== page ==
Housing: the threshold of affordability

41.7 Million Spend Too Much on Housing


As of 2009, some 41.7 million U.S. households, or 36.7% of the total, faced housing costs that exceeded 30% of their pretax income — a level typically defined as the threshold of affordability. That’s an increase of 1.5 million from 2007, despite a sharp drop in house prices and policy makers’ extraordinary efforts to bring down mortgage payments.

At first glance, the numbers seem incongruous. By most measures economists and policy makers follow, U.S. households’ finances are getting better. Their debt burden, expressed as mortgage and consumer debt outstanding as a share of disposable income, has been falling ever since September 2007, from a peak of 130% to 119% in June 2010. Over the same period, payments on that debt have decreased from 18.9% to 17.0% of disposable income — the lowest level since 1998. To be sure, much of the improvement is coming as a result of defaults, but it still suggests consumers are getting in a better position to start spending again.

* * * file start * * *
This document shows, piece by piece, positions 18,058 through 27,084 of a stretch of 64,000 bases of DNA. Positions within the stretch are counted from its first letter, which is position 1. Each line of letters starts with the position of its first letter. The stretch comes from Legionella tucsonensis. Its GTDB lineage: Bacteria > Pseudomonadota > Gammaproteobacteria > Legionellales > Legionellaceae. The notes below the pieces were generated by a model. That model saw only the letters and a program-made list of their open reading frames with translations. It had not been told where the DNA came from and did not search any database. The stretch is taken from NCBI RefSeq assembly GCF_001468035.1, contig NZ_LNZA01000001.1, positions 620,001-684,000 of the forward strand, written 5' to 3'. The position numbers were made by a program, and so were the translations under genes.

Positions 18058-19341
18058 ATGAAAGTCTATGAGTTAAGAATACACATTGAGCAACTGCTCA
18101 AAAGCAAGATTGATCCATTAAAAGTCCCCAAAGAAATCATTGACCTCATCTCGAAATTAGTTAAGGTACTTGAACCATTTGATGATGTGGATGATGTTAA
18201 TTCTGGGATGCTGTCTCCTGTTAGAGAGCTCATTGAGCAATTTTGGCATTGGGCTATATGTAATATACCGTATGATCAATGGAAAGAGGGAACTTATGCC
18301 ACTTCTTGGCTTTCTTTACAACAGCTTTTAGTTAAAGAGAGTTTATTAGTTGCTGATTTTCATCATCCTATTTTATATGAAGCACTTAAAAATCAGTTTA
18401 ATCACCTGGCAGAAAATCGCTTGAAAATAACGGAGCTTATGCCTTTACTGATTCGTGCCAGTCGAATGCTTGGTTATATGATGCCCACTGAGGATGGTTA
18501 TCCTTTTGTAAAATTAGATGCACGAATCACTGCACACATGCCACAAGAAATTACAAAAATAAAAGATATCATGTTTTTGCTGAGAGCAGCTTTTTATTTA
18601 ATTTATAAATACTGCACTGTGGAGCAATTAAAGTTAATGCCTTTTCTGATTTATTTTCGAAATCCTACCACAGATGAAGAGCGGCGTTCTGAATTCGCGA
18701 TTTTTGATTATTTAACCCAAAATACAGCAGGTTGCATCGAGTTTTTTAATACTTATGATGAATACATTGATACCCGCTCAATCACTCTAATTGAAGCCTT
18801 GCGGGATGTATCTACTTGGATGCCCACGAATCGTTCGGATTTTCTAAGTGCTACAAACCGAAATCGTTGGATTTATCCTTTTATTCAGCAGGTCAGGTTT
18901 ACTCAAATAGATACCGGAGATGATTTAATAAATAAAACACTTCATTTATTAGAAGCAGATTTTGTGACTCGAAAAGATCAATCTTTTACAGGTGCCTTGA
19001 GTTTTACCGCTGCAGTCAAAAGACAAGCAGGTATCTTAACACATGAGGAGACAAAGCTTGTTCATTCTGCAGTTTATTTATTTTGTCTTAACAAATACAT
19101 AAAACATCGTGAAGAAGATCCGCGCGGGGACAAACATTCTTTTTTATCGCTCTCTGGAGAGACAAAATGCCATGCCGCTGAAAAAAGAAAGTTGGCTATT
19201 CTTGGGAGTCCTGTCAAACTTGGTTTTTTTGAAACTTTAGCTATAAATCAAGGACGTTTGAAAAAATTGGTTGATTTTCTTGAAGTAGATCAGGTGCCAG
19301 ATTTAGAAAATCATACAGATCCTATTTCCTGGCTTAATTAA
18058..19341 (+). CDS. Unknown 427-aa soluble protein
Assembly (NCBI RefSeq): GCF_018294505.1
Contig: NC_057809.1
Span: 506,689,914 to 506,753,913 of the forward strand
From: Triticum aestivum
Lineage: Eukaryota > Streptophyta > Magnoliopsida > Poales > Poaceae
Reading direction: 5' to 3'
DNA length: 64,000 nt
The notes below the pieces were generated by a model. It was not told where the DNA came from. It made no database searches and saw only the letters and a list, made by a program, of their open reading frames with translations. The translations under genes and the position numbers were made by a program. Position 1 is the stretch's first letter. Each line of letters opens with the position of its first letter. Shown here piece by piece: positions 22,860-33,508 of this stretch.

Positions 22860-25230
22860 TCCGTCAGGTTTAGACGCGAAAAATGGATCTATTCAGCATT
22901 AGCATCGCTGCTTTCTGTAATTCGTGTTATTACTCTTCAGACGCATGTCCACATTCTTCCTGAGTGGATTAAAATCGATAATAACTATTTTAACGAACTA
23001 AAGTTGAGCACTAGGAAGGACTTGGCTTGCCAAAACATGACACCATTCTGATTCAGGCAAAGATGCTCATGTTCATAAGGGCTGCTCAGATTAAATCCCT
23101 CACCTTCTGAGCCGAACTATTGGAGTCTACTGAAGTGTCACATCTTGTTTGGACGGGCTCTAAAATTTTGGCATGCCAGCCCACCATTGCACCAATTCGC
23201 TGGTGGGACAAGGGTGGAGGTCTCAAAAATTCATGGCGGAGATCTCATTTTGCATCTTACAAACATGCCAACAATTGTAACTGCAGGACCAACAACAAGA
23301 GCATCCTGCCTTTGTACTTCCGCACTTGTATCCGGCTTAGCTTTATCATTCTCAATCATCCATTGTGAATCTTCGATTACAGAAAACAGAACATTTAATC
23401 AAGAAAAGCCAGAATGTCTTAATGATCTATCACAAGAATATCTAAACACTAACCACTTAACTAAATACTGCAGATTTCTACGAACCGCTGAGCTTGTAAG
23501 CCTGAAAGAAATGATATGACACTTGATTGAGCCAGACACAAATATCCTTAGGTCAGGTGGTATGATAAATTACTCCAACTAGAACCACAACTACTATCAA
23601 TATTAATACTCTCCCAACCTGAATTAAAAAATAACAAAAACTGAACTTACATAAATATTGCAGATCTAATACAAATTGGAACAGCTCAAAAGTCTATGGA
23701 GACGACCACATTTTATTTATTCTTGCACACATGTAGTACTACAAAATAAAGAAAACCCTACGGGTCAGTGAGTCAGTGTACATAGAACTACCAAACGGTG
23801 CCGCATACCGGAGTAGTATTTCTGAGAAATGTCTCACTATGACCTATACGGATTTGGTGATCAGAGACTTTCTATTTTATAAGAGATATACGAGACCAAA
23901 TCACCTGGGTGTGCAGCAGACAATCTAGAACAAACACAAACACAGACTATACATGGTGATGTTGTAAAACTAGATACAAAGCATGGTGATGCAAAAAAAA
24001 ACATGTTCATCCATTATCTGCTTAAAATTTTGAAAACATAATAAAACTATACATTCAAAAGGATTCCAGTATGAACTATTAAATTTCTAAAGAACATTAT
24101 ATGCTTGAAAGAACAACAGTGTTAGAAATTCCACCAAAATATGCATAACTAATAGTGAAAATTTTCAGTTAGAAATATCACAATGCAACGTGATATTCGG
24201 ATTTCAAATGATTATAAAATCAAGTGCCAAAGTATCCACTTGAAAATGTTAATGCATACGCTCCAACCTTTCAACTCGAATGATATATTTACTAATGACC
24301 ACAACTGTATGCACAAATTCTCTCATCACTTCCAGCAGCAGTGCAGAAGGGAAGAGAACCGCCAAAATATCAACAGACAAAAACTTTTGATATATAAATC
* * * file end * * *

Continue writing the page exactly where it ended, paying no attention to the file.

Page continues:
Such measures of household finances, though, are akin to the average temperature in a hospital — they don’t tell you how many people are really ailing. According to the American Community Survey for 2009, released earlier this week, the ranks of the financially ill are growing, at least in terms of the share of the population that is paying too much for housing. That’s particularly unfortunate given the fact that the housing bust, for all the pain it inflicted, should at least have made it cheaper to put a roof over one’s head.

Comment: Back when we bought our first house (1975), the rule of thumb was 25%

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